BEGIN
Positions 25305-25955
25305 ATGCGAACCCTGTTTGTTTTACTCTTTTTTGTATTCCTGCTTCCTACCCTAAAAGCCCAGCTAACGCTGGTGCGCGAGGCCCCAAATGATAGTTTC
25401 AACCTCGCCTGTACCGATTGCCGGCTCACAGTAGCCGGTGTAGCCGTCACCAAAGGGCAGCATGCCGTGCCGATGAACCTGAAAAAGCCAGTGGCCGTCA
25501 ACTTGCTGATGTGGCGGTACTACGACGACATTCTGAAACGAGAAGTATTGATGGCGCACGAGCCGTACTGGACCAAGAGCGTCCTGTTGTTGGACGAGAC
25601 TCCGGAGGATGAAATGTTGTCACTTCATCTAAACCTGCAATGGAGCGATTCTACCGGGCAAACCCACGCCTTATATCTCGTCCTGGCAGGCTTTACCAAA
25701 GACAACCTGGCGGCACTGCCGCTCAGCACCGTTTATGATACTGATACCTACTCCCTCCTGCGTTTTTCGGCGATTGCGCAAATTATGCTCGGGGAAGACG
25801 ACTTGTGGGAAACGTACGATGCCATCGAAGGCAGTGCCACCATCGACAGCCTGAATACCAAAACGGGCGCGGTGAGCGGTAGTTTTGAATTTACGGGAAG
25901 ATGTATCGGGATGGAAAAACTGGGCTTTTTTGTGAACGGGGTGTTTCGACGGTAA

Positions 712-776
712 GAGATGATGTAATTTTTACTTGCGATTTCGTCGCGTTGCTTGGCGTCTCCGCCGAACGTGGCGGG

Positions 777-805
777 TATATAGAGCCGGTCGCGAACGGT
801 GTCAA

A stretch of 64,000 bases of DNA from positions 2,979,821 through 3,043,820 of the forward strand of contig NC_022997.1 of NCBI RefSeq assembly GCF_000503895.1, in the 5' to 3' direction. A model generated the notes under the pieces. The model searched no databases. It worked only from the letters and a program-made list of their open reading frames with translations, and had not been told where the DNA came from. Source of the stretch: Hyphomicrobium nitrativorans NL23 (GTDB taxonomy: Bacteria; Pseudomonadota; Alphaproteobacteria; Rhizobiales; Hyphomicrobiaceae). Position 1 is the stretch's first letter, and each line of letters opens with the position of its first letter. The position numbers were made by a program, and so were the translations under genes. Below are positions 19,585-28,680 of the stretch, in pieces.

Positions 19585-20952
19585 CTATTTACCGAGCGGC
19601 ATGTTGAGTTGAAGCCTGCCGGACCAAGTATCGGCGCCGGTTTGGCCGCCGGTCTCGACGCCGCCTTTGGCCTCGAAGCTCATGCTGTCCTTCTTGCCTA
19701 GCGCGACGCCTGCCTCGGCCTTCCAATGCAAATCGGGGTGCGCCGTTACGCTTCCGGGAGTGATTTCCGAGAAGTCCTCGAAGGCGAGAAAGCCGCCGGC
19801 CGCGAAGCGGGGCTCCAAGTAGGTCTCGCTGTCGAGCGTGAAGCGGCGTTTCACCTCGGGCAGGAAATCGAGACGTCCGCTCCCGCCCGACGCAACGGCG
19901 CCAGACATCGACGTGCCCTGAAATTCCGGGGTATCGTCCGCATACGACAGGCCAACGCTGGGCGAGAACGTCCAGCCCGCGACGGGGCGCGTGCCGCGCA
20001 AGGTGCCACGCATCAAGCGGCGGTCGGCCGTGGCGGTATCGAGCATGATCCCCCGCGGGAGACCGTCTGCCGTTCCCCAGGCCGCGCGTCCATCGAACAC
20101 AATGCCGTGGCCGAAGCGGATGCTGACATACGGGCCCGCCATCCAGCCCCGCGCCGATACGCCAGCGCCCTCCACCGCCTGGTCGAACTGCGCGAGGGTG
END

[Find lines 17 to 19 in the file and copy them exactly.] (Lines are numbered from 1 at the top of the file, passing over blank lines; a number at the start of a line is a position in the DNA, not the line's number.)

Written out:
19601 ATGTTGAGTTGAAGCCTGCCGGACCAAGTATCGGCGCCGGTTTGGCCGCCGGTCTCGACGCCGCCTTTGGCCTCGAAGCTCATGCTGTCCTTCTTGCCTA
19701 GCGCGACGCCTGCCTCGGCCTTCCAATGCAAATCGGGGTGCGCCGTTACGCTTCCGGGAGTGATTTCCGAGAAGTCCTCGAAGGCGAGAAAGCCGCCGGC
19801 CGCGAAGCGGGGCTCCAAGTAGGTCTCGCTGTCGAGCGTGAAGCGGCGTTTCACCTCGGGCAGGAAATCGAGACGTCCGCTCCCGCCCGACGCAACGGCG